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grantlawpc, Attorney
Category: Business Law
Satisfied Customers: 31
Experience:  Business Restructuring and Recovery Attorney with Unique Primary Experiance in Chapter 11 United States Bankruptcy Cases
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I have several more questions. Warning they may seems very

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I have several more questions. Warning they may seems very juvenile as I am very new to all of this. thank you in advance for your patience. Lets assume I have my business in an LLC. I plan on having a lawyer write up my terms conditions, disclaimer etc. Can I have them write "no refunds." I do not want to be liable for any upset customers
My view is that the terms and conditions of a website, if agreed to by the visitor up front, create a contract between the owner of the website and the visitor. It can have whatever provisions you want, as long as they do not violate applicable state law.

One question is which state provides the applicable law. Presuming you are in California, the visitor is in Nevada, the website is hosted in, say, Ohio. You may have a number of conflicting state laws involved. However, luckily, must states have adopted the Uniform Commercial Code which talks about waivers of implicit warranties of merchantability, etc. I might need to look into that if you like.

In general, though, having it there is a great start from a legal defense point of view. However, you also have to keep in mind that from a sales point of view, that might be a bit harsh; however, I hear where you're coming from.

As I remember, you are hosting a nanny training site. Is that correct?

I want to point out that the theory of being sued can be different from the reality. For example, if you charge $200 for participating in the site, is someone really going to pay a lawyer $10,000 to sue you over a measly $200. Same goes if the fee is $1,000.

Of course, the fear is that they sue you in Nevada and make you come there. Are there "minimum contacts" with the state of Nevada? (However, it doesn't matter what you put in your contract, they can "sue" you there anyway). Even if you have a forum selection clause saying that all lawsuits have to occur in your county in California, they could still sue you in Nevada, you have to hire a Nevada lawyer to file pleadings in the Nevada case to get the Judge to rule that the case should have been brought in California.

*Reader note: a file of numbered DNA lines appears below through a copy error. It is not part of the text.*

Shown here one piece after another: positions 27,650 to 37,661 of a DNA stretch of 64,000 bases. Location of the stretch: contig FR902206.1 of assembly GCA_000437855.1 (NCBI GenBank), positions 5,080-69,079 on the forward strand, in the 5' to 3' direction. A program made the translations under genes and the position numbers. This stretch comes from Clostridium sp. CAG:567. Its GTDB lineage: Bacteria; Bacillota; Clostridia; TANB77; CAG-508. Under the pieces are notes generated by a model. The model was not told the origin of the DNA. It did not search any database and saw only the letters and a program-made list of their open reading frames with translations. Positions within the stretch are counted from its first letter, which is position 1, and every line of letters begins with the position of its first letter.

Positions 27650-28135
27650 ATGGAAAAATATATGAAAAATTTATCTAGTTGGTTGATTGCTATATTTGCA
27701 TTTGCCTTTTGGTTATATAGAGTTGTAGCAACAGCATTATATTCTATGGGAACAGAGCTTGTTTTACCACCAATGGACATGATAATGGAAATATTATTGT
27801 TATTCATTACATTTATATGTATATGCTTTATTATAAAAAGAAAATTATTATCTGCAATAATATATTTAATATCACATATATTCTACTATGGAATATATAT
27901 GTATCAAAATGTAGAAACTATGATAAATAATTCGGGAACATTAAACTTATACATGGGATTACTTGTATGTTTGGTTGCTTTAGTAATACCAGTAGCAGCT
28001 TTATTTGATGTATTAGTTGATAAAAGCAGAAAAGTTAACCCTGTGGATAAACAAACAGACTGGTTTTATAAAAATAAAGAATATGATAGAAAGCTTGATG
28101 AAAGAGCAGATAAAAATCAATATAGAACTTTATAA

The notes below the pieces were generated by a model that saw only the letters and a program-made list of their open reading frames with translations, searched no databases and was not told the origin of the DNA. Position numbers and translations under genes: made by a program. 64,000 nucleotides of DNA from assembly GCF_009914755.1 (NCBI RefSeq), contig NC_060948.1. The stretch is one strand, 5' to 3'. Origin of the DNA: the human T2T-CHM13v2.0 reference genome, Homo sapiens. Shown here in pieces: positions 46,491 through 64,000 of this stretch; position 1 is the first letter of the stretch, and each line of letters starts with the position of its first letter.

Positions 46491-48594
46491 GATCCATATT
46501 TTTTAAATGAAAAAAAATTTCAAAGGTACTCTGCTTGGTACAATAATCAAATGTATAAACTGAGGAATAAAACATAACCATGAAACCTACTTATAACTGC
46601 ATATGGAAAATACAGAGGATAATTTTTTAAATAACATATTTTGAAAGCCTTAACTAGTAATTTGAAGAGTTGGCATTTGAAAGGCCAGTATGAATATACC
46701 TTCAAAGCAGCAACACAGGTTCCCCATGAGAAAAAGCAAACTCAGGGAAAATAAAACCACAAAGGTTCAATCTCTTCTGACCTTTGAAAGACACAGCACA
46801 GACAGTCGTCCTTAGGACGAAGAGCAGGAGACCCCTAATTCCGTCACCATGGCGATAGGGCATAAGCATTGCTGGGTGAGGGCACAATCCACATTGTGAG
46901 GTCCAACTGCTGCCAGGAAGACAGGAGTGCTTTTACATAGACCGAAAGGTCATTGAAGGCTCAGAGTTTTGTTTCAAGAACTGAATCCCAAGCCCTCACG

Some states do have versions of the Deceptive Trade Practices Act, which you should review.

My point is that a good starting point is to put it in there and then go from there. It may or not be technically enforceable, but it makes a great starting point for negotiations.

I guess my point is that you draft your terms and conditions as strongly as you can, but don't expect it all to be bulletproof.

Follow up?
Customer: replied 5 years ago.
My website is straight forward and basically I am selling a how to guide, a map, a reference and a custom built resume. I plan on emailing all of this to the customer, after they have paid. I will never be committing any type of fraud I just want to cover my back so I have a peace of mind. If I am sure to have a disclaimer on my website I should be ok from any type of issues one could come after me for. correct? as i said I wont be doing anything illegal, just exactly what my website states. and that will be clear in my terms and disclaimer

then my suggestion is to find a website or two that are similar and that you think highly of, download their terms and conditions and adapt to your situation (or have a lawyer of your choice do it). Beef it up as you see fit with "no refunds" etc. In the end it may or not be bulletproof, but it is the most you can accomplish with the terms and conditions.

I have a hard time seeing how you get sued for anything other than "This is all I get for my money?" As I said, a provision saying "no refunds" is not going to be an absolute shield, but it will go a long way. Like I also said, there is a difference between losing a lawsuit and "being sued for." It's the old, you can be sued by anyone, anywhere, for anything. Even if you win, you still have to pay substantial litigation costs. That's why most companies would rather just give the money back and make the customer happy rather than pay a lawyer $5-50k to defend a stupid lawsuit over a $20-$200 charge.

From what you've described, your business model sounds good and you're on the right track.

Let me know if I missed part of your question!
Good luck!
grantlawpc and 3 other Business Law Specialists are ready to help you
Customer: replied 5 years ago.
I appreciate your insight. I didnt look at it that way in terms of its better to refund their money than to risk being sued. I have the same hesitation that they will upset with " this is all i get for the money". Nothing is perfect and I know I will definitely have some un happy customers. I want to be sure I completely protect myself from any legal problems. Would you suggest a rock solid disclaimer written by a lawyer?
Customer: replied 5 years ago.
Sorry for the repetitive question I just sent. I re-read what you stated and you have provided me with a n abundance of great information. Thank you again.
No problem. Thank you!
Please let me know if you need anything else!
grantlawpc and 3 other Business Law Specialists are ready to help you